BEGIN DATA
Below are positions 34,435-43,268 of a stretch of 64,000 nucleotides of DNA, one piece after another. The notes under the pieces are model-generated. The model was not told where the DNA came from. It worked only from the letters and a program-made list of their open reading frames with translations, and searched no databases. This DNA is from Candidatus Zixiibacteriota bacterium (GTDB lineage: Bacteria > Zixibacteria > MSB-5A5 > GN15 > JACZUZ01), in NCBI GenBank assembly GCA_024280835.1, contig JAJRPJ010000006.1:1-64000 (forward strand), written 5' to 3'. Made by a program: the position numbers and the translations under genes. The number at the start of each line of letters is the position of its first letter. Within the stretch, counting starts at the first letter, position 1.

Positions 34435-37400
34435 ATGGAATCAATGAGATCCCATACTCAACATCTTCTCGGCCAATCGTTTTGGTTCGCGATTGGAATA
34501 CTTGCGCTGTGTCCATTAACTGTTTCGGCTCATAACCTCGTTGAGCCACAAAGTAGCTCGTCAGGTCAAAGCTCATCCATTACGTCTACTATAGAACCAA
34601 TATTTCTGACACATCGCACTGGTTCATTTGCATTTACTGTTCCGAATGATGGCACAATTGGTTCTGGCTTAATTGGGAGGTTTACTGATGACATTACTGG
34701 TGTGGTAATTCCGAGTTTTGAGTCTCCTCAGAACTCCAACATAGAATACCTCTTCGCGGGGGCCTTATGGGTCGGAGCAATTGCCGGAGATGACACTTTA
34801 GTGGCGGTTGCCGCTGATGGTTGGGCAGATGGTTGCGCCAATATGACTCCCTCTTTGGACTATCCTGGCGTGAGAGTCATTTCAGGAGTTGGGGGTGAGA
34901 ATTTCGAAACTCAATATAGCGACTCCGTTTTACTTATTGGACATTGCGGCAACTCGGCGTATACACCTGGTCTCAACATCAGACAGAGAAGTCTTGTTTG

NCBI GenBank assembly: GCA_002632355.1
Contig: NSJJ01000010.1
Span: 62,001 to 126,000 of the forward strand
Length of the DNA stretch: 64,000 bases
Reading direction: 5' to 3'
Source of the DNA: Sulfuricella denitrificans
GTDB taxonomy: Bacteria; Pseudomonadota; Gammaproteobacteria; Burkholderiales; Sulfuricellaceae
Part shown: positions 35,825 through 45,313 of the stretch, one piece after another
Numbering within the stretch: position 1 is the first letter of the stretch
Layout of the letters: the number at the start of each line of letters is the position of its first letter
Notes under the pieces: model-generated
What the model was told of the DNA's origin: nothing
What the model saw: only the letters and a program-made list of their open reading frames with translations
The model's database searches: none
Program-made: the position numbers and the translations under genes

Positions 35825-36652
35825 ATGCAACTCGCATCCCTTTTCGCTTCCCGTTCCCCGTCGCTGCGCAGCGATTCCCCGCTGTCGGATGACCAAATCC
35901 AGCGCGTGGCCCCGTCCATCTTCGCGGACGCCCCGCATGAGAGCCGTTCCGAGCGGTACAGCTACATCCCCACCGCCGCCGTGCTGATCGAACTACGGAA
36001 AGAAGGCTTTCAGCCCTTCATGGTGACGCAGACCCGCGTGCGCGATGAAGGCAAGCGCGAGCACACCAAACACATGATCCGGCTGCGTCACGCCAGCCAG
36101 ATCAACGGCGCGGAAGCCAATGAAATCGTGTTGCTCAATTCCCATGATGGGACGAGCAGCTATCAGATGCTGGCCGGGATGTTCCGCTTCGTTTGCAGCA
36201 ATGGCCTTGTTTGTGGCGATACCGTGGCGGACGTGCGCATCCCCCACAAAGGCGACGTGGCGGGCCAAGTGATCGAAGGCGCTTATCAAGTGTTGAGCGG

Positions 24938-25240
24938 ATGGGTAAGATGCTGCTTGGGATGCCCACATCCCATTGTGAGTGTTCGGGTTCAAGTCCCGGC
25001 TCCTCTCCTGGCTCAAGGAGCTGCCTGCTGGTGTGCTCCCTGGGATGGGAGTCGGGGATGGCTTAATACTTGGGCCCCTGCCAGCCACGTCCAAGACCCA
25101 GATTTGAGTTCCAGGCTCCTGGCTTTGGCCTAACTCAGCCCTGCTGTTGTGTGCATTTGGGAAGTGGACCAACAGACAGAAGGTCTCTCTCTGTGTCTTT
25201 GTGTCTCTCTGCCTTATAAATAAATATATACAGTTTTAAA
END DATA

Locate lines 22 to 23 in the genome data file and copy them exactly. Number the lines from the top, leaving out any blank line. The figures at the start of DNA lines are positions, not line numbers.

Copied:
The model's database searches: none
Program-made: the position numbers and the translations under genes